Another possibility is that Gandalf was imprisoned with Narya, and Saruman had every intention of taking it from him, but was waiting for the right moment to do so. He knew Gandalf had the ability to deliver a much bigger prize, The One Ring, and was still hoping that he could bring Gandalf around to his side. Stripping Narya from Gandalf was less pressing, and could decrease the chances of gaining his cooperation.

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    +1 for Saruman hoping to bring Gandalf round to his side in time - easily the most convincing answer. – EleventhDoctor Aug 12 '15 at 8:09

I assumed only ring-bearers could see the rings of power, bar The One Ring which obviously could be seen by everyone (unless of course that's only because it wants to be seen), as displayed by Sam being unable to view Galadriel's Ring seeing only a star between her fingers whereas Frodo could. Whether Saruman being a wizard or because he had forged his own ring makes any difference I'm not too sure.

  • This is the most right answer. -- Saruman could (and did) guess that Gandalf possessed Narya but, as mentioned in other answers, it's not stated when Saruman came to that conclusion. -- Ipso facto yours is the best/correct/simplest answer IMNSHO. – user23715 Jun 24 '17 at 2:22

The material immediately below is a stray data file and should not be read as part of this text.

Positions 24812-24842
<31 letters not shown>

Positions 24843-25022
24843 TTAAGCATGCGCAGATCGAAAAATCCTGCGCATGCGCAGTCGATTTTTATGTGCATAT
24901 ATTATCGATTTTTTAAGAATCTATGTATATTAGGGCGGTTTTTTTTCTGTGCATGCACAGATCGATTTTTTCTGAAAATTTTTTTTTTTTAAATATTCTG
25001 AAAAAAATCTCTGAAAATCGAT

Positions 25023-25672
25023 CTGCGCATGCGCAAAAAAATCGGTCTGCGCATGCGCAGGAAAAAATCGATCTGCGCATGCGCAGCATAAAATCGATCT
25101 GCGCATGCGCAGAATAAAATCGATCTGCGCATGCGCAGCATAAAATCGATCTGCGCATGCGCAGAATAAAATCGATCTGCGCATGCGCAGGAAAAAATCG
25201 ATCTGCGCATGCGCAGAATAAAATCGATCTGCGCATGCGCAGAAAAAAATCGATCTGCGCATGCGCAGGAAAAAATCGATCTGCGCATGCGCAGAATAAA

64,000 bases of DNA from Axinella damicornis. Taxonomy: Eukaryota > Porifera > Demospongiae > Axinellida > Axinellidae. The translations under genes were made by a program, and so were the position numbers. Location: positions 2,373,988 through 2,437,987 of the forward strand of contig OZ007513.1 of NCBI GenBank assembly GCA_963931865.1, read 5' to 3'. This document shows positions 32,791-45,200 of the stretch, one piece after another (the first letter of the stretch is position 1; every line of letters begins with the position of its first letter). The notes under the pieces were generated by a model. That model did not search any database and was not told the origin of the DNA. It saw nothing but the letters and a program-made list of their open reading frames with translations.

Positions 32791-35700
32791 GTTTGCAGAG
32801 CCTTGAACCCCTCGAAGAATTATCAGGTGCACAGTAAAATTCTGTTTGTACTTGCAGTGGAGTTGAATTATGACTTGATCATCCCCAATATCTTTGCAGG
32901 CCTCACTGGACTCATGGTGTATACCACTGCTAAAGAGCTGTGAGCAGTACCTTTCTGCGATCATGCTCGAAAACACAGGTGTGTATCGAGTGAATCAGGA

Just to elaborate on @DaveGorman as I coincidently found some information in the LotR wiki - Saruman could not have seen Narya because he was not in possession of the One Ring (emphasis mine):

These rings are invisible instead of making the wearer invisible. Galadriel revealed her possession of one of the rings to Frodo while he was in Lothlórien after he saw her ring. This is because of his possession of the One Ring. Later, while traveling down the River Anduin, Frodo spoke of it to Aragorn, who admonished him not to speak of it outside of Lórien.

As @TonyMeyer already pointed out, Saruman was aware of Gandalf's possession of Narya but it was possible he wouldn't have been able to view it.


I think that Saruman didn't care for a weaker power like one of the three rings. He wanted the One Ring to rule them all because if he got it he could control the other rings and it wouldn't matter who had the other weaker rings.


Narya would give Saruman no power that he would find useful. It's virtue is that of assisting others with strength of mind and courage and fortitude. Saruman's goals are the opposite. He doesn't injure only to realize his goal of mastery, but also for the sake of injury itself as he says openly and plainly when Gandalf and company meet him on the road after Treebeard releases him from Orthanc. With such goals, Narya would be useless, or perhaps even counterproductive.


The One Ring was created with the intent to control everyone bearing a ring of power. (That might not be its only power, but it's a goal.) At least that's how I interpret the inscription:

One Ring to rule them all, One Ring to find them,

One Ring to bring them all and in the darkness bind them